With three simultaneous investigations underway, authorities are likely months from deciding whether a U.S. airstrike on a Doctors Without Borders hospital in Afghanistan was a war crime, NBC News reported.
The likelihood of an international prosecution is remote, experts say. But the case might lead to military trials in both countries, where prosecutors could seek convictions for the decisions that led an American AC-130 gunship to open fire on a trauma center during fighting for the city of Kunduz, killing at least 30 people, including 13 charity staffers.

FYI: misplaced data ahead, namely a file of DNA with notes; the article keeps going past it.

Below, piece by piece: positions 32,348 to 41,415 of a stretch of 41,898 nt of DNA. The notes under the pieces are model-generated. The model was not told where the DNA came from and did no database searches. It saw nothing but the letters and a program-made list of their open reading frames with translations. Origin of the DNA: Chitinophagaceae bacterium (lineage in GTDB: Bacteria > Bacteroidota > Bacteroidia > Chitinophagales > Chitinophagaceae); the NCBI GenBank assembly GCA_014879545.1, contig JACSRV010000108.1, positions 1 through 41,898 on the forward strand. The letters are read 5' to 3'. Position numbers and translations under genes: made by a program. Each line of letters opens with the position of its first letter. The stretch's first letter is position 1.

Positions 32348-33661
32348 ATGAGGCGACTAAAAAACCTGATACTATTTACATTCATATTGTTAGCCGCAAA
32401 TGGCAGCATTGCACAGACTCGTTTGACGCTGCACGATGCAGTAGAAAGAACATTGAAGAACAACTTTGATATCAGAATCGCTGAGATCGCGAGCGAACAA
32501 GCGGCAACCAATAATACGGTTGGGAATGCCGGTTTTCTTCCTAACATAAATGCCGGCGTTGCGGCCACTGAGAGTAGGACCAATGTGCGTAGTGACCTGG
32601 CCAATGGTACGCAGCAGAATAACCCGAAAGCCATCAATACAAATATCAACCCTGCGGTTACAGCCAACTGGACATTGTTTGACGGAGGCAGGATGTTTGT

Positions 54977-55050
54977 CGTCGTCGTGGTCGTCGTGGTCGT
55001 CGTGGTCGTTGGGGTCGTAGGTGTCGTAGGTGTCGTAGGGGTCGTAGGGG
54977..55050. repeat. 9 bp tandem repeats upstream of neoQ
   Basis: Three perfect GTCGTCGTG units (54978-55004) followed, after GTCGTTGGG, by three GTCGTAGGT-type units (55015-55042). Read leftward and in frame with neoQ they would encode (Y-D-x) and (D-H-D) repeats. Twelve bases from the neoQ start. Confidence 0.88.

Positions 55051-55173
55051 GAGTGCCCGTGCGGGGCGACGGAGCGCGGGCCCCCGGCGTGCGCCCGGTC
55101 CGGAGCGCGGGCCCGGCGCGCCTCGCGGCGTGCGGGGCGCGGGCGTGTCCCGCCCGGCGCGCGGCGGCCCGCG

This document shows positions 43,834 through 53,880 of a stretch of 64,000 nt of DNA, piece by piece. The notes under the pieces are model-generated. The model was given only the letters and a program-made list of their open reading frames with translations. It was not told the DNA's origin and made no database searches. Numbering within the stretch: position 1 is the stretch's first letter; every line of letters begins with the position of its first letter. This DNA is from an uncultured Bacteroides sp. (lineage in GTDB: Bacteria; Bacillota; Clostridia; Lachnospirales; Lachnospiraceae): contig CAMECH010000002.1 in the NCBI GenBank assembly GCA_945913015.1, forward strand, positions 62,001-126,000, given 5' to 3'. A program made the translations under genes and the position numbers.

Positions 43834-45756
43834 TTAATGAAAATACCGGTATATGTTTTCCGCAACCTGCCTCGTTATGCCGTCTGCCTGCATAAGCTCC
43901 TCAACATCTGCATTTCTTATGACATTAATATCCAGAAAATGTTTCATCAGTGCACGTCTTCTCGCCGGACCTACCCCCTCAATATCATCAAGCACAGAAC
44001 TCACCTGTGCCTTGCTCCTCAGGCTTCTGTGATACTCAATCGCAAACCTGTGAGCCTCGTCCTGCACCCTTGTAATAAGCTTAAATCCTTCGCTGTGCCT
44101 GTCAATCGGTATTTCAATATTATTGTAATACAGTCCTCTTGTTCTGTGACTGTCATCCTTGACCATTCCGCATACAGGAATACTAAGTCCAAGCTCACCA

In the end, if anyone is found criminally liable for the Oct. 3 bombing, it will be mid- to low-level operators who requested and carried out the airstrikes, experts said. Ranking officers typically don't get prosecuted in such cases; they tend to get demoted or forced into retirement.
But first, investigators must navigate a swamp of shifting accounts.